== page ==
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KPMG was 'untruthful' in defence against Silentnight fine, UK tribunal says

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FILE PHOTO: The KPMG logo is seen at their offices at Canary Wharf financial district in London

By Huw Jones

LONDON (Reuters) -KPMG mounted an "untruthful" defence when it sought to reduce a fine imposed for its conflict of interest during the sale of British bed manufacturer Silentnight in 2011, Britain's accounting watchdog said on Wednesday.

KPMG, one of the world's so-called Big Four accounting firms, was found to have had a conflict of interest when it acted as adviser to both Silentnight and to U.S. private equity company HIG Capital which had sought to buy the British firm.

In August, Financial Reporting Council (FRC) said it fined KPMG 13 million pounds ($17.7 million), the highest on an accounting firm in a non-audit case, while partner David Costley-Wood was fined 500,000 pounds.

At an independent tribunal in June, KPMG had called for a fine of no more than 5 million pounds.

On Wednesday, the FRC published the tribunal's report on how it determined the level of the fine and the case in general.

"For the first time, the tribunal has held that a respondent advanced an untruthful defence," the FRC said in a statement.

The FRC had argued that Costley-Wood, who no longer works at KPMG, assisted with a 'burning platform' strategy to drive Silentnight into an insolvency process to help HIG acquire the company without the burden of pension liabilities.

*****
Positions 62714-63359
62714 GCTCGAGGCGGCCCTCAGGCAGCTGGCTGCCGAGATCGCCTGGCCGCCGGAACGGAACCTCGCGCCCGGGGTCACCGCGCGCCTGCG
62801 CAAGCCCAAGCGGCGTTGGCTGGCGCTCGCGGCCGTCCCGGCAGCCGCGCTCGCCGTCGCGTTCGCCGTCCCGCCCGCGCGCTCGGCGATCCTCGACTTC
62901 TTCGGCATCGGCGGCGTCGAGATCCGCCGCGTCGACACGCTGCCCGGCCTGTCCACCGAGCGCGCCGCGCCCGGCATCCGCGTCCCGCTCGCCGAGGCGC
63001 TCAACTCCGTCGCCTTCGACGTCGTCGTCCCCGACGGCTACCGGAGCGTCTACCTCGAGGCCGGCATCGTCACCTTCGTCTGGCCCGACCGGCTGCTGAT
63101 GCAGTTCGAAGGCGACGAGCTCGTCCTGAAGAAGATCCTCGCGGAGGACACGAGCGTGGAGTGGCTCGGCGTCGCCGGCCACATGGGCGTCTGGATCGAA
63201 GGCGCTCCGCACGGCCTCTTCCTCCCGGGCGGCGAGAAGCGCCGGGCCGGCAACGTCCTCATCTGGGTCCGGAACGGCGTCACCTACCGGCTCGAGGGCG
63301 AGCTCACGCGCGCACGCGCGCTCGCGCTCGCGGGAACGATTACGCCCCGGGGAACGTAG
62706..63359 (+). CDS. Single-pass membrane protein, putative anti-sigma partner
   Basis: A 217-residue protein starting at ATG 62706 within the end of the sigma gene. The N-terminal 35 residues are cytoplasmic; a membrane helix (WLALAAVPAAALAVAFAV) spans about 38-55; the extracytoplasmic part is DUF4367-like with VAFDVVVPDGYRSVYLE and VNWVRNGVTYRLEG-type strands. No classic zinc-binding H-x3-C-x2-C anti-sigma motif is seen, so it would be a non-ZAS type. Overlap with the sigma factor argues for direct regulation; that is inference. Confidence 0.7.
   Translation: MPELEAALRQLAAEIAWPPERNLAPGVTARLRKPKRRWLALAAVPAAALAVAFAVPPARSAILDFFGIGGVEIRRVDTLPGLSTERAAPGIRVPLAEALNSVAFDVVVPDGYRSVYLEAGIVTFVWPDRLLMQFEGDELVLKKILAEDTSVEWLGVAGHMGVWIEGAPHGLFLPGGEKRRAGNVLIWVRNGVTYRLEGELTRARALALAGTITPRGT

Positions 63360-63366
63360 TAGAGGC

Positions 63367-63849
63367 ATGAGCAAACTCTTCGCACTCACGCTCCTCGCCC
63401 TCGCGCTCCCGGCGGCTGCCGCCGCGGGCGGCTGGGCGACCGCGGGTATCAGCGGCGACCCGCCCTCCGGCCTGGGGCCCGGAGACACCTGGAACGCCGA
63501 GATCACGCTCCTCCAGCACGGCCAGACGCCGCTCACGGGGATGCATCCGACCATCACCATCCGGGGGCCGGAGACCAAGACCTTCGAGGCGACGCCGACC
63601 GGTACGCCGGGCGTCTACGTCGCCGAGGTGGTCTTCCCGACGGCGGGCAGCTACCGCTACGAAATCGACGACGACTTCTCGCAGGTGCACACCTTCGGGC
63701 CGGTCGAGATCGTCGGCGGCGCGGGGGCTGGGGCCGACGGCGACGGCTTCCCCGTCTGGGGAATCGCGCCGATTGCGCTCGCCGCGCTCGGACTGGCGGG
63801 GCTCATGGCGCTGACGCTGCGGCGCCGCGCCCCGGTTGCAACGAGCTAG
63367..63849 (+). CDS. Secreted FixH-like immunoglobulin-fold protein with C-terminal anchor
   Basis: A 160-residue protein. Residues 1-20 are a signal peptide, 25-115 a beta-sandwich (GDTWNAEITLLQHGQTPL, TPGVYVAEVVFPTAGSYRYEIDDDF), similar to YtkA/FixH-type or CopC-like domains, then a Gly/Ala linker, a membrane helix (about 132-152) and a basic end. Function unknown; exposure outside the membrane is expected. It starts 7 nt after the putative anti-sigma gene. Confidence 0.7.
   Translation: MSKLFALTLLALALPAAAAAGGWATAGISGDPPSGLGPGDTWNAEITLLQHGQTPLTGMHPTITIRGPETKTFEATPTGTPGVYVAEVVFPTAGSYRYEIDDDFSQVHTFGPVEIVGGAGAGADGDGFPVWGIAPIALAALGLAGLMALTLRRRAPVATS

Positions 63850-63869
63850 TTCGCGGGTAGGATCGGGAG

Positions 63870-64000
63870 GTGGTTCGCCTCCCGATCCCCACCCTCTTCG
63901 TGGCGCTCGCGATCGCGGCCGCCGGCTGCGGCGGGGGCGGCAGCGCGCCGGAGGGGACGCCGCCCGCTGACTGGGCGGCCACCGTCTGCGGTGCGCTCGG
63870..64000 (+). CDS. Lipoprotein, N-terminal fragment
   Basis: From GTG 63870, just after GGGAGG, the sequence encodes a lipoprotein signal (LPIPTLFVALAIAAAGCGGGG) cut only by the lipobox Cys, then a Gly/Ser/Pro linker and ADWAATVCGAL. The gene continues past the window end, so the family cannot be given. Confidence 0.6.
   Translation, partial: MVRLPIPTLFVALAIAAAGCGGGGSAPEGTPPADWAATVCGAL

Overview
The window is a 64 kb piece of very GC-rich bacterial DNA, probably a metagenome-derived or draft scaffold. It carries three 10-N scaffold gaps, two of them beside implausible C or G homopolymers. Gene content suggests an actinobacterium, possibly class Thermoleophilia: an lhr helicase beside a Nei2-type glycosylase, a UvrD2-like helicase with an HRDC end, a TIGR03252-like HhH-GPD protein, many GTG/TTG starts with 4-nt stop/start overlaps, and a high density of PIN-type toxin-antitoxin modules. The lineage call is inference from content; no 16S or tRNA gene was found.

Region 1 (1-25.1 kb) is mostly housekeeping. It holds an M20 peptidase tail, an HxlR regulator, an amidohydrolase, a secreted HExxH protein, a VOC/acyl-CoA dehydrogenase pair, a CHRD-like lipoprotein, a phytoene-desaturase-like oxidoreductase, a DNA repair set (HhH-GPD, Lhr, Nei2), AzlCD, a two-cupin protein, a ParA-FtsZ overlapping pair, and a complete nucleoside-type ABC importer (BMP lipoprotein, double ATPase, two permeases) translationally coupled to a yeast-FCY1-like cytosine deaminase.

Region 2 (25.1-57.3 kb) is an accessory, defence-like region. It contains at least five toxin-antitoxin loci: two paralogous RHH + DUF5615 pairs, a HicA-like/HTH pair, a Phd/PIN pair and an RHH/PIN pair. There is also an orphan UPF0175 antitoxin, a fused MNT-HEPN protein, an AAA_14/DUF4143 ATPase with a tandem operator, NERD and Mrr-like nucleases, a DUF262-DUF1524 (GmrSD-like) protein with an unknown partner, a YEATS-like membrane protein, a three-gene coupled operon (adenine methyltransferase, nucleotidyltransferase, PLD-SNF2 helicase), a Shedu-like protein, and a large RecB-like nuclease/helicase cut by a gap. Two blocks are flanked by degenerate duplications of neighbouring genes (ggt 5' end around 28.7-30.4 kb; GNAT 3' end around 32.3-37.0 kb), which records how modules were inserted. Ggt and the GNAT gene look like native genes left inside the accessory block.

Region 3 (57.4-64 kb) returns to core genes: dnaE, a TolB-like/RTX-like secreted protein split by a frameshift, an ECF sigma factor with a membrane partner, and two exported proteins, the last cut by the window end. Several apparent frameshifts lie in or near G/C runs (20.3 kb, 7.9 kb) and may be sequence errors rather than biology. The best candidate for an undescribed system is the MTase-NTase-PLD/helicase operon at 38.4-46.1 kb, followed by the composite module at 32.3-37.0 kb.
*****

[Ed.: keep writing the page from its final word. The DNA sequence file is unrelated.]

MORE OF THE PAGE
"We do consider that the defence put forward by Mr Costley-Wood in relation to the burning platform was a construct invented by him to assist in his defence," the tribunal said.

Costley-Wood had no comment, his law firm Linklaters said.

The FRC said respondents were entitled to defend themselves but said advancing a defence which a respondent knew to be untruthful risked undermining the regulatory system and compounded the original failings.

KPMG said the report made "difficult reading" and said it accepted the findings and regretted that professional standards expected of its partners were not met in this case.

"We no longer provide insolvency services and we have improved our broader controls and processes significantly since this work was performed in 2010," KPMG UK CEO Jon Holt said in a statement.

KPMG will reflect on the tribunal's findings carefully to learn lessons, Holt said.

KPMG is also being investigated by the FRC for its role in auditing collapsed builder Carillion, and any fine from this case would also likely to be hefty.

($1 = 0.7344 pounds)

(Reporting by Huw Jones; Editing by Jason Neely and Edmund Blair)

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